In November, we reported on SEMPO's Third Annual State of the Market Survey. Well the results are in and are quite interesting.
Here's some of the key findings. North American advertisers spent $9.4 billion on search engine marketing (SEM) in 2006, up 63 percent over the $5.75 billion spent on search during the prior year of 2005. This surpassed last year's estimate of $7.2 billion. Further, spending is projected to grow to $18.6 billion by 2011 in North America, driven by strong advertiser demand, rising keyword pricing and cost per click, a second wave of small-to-midsized businesses discovering the effectiveness of search and better search technology. I would suggest that this number could grow to as high as $25 billion by the end of 2011. That's a significant increase from last year's projection of $11.1 billion in 2010.
Here's where it gets really interesting. Out of the total 2006 spend, $8 billion, or 86 percent of that going to paid search, and $1.1 billion, or 12 percent of overall spending to search engine optimization (SEO). Only 12% for organic??? That stat amazes me. This number proves that SEO or organic search is still a tough sell to most organizations. A few months back I wrote a series of articles on Organic Search and What's in it for you.
Organic Search: What's In it For You Part I
Organic Search: What's In it For You Part II
Organic Search: What's In it For You Part III
The key points being that organic search can have longer lasting effects and is much more cost effective than paid search. (Of course a well rounded search marketing campaign should have a combination of both paid and organic search elements.)
The SEMPO report also went on to state that spending on SEM technologies, including leasing, agency solutions and in-house development, accounts for 1.3 percent of overall spending, or $122 million; and paid inclusion accounted for 1.0 percent of spending, or $94 million. While most companies are committed to engaging in SEO at some level, the fact that spend on SEO only accounts for 12% is a bit of a concern. In the study, it was communicated that more than 76 percent of respondents take part in organic SEO activities, and 71 percent do paid search. Participation in paid inclusion is waning, with less than 20 percent of respondents taking part, compared to 40 percent in 2005.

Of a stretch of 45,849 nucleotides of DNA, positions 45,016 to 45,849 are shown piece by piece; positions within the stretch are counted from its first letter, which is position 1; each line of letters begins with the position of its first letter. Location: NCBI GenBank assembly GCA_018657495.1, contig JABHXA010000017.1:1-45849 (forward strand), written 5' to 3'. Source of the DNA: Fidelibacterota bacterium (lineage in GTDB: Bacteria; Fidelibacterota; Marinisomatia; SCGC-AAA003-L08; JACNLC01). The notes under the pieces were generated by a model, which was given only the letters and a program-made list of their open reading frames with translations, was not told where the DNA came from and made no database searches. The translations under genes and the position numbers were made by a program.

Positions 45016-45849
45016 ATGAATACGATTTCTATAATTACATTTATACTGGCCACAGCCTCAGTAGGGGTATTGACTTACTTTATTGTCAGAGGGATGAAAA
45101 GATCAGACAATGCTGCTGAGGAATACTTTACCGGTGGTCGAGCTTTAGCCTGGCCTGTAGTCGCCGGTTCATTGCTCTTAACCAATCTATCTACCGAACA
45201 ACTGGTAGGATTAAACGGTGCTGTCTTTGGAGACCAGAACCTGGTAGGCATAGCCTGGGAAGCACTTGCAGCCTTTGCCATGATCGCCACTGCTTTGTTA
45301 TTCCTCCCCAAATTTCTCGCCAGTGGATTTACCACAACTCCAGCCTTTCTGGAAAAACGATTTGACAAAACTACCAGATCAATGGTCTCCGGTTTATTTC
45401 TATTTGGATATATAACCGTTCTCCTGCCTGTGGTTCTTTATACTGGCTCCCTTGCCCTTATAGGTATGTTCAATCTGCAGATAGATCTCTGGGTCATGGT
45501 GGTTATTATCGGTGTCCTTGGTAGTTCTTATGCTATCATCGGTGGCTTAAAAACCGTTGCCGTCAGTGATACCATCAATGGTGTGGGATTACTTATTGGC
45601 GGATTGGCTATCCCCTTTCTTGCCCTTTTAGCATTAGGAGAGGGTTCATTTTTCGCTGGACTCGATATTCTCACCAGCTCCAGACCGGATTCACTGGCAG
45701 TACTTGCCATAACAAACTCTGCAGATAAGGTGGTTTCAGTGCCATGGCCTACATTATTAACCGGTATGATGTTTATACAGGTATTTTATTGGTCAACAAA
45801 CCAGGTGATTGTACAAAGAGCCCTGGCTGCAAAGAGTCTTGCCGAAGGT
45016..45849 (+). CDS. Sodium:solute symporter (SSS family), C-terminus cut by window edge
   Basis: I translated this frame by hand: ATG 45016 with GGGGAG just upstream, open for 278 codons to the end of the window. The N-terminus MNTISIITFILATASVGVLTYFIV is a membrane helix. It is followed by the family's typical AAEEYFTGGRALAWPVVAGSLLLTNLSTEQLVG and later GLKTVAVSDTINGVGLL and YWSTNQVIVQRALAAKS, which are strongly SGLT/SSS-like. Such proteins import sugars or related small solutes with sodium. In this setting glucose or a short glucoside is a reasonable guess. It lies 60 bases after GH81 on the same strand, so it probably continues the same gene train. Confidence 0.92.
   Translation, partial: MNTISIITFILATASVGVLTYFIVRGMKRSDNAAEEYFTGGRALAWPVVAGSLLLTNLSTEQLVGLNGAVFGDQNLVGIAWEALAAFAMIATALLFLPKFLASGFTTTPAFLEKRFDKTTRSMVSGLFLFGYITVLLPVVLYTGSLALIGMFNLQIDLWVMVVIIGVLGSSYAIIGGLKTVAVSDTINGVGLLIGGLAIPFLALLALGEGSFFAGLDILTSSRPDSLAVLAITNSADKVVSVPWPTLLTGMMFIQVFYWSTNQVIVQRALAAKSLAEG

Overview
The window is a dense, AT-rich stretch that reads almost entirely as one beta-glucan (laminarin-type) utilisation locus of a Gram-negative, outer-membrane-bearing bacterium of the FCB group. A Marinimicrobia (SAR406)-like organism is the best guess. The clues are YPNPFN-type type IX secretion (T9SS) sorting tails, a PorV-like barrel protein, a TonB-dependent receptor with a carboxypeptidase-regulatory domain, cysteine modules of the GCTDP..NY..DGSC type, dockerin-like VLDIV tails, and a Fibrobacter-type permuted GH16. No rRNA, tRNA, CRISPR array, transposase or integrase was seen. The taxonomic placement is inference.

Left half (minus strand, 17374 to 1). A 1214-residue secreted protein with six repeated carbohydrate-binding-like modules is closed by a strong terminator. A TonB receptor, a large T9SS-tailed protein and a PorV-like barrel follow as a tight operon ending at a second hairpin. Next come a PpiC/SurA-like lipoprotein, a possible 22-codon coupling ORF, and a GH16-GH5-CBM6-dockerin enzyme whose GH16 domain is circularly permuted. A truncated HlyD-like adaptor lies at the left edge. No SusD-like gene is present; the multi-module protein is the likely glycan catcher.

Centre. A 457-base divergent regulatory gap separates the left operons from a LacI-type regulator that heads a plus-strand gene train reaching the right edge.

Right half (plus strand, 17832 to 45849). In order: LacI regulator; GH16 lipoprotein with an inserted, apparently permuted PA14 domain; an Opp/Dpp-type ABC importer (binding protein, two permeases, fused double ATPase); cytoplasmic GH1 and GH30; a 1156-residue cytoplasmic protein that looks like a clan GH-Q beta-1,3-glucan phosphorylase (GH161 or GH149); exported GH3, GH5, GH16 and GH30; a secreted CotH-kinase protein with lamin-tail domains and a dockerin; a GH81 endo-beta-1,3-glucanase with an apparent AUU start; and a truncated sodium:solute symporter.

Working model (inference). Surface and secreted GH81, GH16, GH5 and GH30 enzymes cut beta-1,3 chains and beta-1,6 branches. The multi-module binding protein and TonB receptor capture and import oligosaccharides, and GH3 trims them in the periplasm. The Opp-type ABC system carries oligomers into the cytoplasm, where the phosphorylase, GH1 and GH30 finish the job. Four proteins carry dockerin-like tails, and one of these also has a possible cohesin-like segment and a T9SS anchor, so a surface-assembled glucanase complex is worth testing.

Why is it that companies tend to spend decidedly less on their SEO efforts? Why do you choose to allocate less funding towards organic SEO? Is it because you are already ranking well in the organic results of the SERPs? Or is it because usability and the on-site experience is not that much of a factor to you?
Search Stealing Market Share from Traditional Media?
There is some promising news for search ooverall when it comes to budgeting and resources. More than a third of advertisers (36 percent) report their funding for paid placement programs and organic SEO came from newly created budgets in 2006.
The good news for search marketers is that search marketing is now mooching budget from offline marketing media alternatives, instead of fighting for a share of the much smaller online budgets. Hardest hit was print magazine advertising, with 20 percent of respondents reporting a shift; followed by direct mail at 16 percent; TV advertising at 13 percent; and print newspaper advertising at 13 percent.
While search is still new when compared to the traditional media, offline marketers are starting to take notice. 2.6 million for a 30 second Superbowl spot vs. a $200,000 online search marketing campaign for an entire year. Where would you rather put your money?
For more information in the Search Engine Marketing Professional Organization please visit the SEMPO site.
Labels: organic, organic search marketing, paid search, SEMPO, SEO